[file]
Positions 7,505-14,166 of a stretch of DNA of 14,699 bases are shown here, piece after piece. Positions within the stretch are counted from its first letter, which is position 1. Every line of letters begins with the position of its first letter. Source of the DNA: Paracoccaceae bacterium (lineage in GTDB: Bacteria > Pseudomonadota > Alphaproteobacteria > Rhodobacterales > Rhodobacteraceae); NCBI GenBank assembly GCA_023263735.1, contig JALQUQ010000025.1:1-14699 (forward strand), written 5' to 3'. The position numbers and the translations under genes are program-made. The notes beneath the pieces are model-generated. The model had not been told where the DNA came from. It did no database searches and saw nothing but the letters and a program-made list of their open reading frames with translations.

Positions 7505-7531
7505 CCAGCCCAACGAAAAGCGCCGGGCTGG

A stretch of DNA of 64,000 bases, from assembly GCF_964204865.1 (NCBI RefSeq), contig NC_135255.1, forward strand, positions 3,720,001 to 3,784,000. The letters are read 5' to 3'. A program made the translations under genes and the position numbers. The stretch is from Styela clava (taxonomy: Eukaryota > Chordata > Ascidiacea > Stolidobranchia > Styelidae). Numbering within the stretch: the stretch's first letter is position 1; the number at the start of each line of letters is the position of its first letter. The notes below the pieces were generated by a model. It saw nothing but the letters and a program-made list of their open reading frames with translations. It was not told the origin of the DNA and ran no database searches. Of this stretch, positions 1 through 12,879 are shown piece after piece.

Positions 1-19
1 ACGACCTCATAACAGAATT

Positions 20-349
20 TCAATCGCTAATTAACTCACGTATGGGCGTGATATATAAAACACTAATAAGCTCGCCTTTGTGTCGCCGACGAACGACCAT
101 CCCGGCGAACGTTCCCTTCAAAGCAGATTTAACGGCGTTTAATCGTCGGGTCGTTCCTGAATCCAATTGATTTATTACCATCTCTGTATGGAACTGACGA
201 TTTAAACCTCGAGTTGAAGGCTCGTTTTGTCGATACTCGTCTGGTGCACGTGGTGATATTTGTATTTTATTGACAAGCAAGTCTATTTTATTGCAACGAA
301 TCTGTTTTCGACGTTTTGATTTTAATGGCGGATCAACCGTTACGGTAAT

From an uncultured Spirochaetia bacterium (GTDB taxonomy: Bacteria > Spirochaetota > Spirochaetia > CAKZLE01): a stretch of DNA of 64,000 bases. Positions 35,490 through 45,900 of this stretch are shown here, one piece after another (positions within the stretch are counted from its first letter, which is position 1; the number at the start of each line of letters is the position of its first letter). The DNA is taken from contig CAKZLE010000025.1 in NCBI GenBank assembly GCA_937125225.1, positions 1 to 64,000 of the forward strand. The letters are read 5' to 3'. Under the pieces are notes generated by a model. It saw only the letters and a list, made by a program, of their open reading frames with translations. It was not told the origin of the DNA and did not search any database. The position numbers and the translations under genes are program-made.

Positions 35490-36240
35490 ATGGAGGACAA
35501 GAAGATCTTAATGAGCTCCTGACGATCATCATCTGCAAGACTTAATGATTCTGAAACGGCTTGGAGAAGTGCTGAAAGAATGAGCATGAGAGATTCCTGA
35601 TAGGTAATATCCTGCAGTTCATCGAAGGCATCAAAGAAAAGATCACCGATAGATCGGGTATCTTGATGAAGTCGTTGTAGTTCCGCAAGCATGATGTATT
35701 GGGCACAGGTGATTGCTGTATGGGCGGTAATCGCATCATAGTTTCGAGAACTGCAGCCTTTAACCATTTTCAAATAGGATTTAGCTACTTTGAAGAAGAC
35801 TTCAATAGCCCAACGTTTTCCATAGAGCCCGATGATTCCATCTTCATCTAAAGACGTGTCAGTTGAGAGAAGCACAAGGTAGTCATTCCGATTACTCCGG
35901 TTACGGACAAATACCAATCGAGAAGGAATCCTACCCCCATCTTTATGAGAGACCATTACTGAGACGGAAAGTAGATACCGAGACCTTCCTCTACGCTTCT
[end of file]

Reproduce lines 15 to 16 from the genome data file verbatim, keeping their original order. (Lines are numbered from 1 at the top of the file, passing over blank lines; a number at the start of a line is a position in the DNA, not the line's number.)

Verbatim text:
35501 GAAGATCTTAATGAGCTCCTGACGATCATCATCTGCAAGACTTAATGATTCTGAAACGGCTTGGAGAAGTGCTGAAAGAATGAGCATGAGAGATTCCTGA
35601 TAGGTAATATCCTGCAGTTCATCGAAGGCATCAAAGAAAAGATCACCGATAGATCGGGTATCTTGATGAAGTCGTTGTAGTTCCGCAAGCATGATGTATT